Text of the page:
KINGSTON, R.I. –January 12, 2012–-Thomas Jefferson, author of the Declaration of Independence and third president, called slavery “an abominable crime.” Yet in a typical year, he owned about 200 slaves.
The Smithsonian’s National Museum of African American History and Culture will give visitors a glimpse of the Jefferson family and the six slave families living at his plantation when its exhibition of artifacts, “Slavery at Jefferson’s Monticello: Paradox of Liberty,” opens later this month.
“Eight of the first 12 presidents owned slaves,” says Marie Jenkins Schwartz, professor of history at the University of Rhode Island, who wrote two books about slavery and is working on a third, Slaveholders All!: The Washington, Jefferson, and Madison Women. All three Virginia families had large slave holdings.
While historians tend to look at the presidents, very few focus on their wives, daughters, granddaughters and other female relatives. Yet these women, argues Schwartz, maintained daily interactions with slaves throughout their lives.
“We don’t have a complete picture of slavery without learning their stories, yet finding documentary evidence is like finding a needle in a haystack,” says Schwartz. “Slavery is not what people wanted to be remembered for or what Americans wanted to remember about their Presidents, so much of that story has been written out of history and not acknowledged. Only recently have historians begun to take a closer look and I’m part of that trend.”
Before Martha Washington married our first president, she was married to Daniel Parke Custis, a large slaveholder and heir to one of Virginia’s largest fortunes. The couple had four children, but only one survived beyond infancy. When Custis died, his widow inherited the use of his slaves. After she married George, he managed the Custis estate and the estate slaves in addition to his own. While the couple had no children, they raised two of Martha’s children and later two of Martha’s grandchildren as their own. They also provided personal and financial help to nieces, and nephews. Martha relied on slaves daily and raised her children in expectation that they would do the same. She even brought slaves with her when she traveled to Valley Forge to be with her husband during the winter encampment.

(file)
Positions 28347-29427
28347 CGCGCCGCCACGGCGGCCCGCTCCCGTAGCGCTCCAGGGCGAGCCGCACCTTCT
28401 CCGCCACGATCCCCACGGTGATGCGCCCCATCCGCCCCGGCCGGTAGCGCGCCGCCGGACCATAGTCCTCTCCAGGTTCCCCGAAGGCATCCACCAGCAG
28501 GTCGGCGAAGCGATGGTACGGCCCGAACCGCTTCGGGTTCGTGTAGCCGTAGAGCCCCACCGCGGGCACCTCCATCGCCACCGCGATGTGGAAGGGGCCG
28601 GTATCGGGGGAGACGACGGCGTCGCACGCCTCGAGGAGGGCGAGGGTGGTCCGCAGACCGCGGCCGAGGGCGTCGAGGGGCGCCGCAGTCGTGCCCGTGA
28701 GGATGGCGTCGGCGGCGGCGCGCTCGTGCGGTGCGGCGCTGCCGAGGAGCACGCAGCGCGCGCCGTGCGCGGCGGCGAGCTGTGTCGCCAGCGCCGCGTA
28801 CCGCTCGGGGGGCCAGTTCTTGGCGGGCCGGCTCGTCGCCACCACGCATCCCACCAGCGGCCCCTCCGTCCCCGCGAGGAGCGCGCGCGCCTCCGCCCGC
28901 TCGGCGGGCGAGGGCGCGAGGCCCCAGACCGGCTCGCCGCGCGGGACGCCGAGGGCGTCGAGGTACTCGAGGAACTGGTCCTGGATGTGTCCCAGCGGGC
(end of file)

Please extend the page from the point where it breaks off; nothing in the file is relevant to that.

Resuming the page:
At his death, Washington oversaw 326 slaves. He stipulated in his will that his slaves be emancipated after Martha’s death. Martha, however, emancipated them within a year. (Interestingly Martha made no effort to free the one slave she owned outright at her death.)
Since the Custis slaves and the Washington slaves lived together for decades, there were close-knit families that were pulled apart when the Washington slaves were emancipated.
Washington did not, and could not, emancipate the Custis slaves as they belonged to Custis descendents.
Thomas Jefferson married widow Martha Wayles Skelton who died in her 30s. Jefferson never remarried. The couple had five children. Two girls survived to adulthood. One of them died in her 20s. The surviving daughter, also named Martha, married Thomas Mann Randolph Jr. and raised a large family.
Much has been written about Jefferson’s relationship with his slave Sally Hemings, his wife’s half sister with whom, most historians agree, he had at least one child. “After Jefferson’s death, his daughter let Sally go, which is not the same as freeing her and giving her the necessary papers,” Schwartz notes.
Jefferson freely spent money and eventually overspent his income. At the end of his life, most of his slaves were sold to pay his debts.
“There was always a fear among slaves that when an owner died the estate might be divided and slave family members would be separated,” says Schwartz.
Dolley Madison grew up in a slave-holding household in Virginia. However, by the time she was a teenager, her Quaker father grew increasingly anti-slavery, freed his slaves, and moved the family to Philadelphia. There, Dolley married John Todd, a lawyer, who didn’t own slaves. The couple had two children. When her husband and youngest son died, Dolley married James Madison who had 100 slaves at the time. The future president took his bride and her surviving son to live at Montpelier, the Madison family home in Virginia. The Madisons did not have children, but they took in one of Dolley’s young sisters and raised her as part of the family along with Dolley’s surviving son Payne. Like Jefferson, Madison had a hard time living within his means, and in the end slaves were sold to pay for his and Dolley’s lavish lifestyle. Payne inherited a few slaves, which he eventually freed. Other family members, however, including Dolley and her niece did not free the slaves they inherited.
Society and Slavery
“There is a tendency to say that everyone had slaves and our founding fathers were just part of society at that time,” says Schwartz. “But there was not just one idea about slavery among the population. There were people who opposed slavery and people who chose not to be slaveholders.
“I often hear that the first families were good slaveholders. I’m not sure what that means. As an historian, I look for specific citings for proof, but don’t find them,” the professor adds. “There seems to be a need in this country to believe our founders were upstanding moral people and in many ways they were. But you have to look at the ethics of holding people in bondage. The founders did not break the law. Slavery was legal. My book will be a personal story about the Washington, Jefferson, and Madison women and their slaves, but it will also be about a history of our nation.”
Note to Editors: There is a painting of the Jefferson’s daughter Martha Jefferson Randolph by Thomas Sully. However, no photo or image of Jefferson’s wife, Martha Wayles Jefferson appears to exist.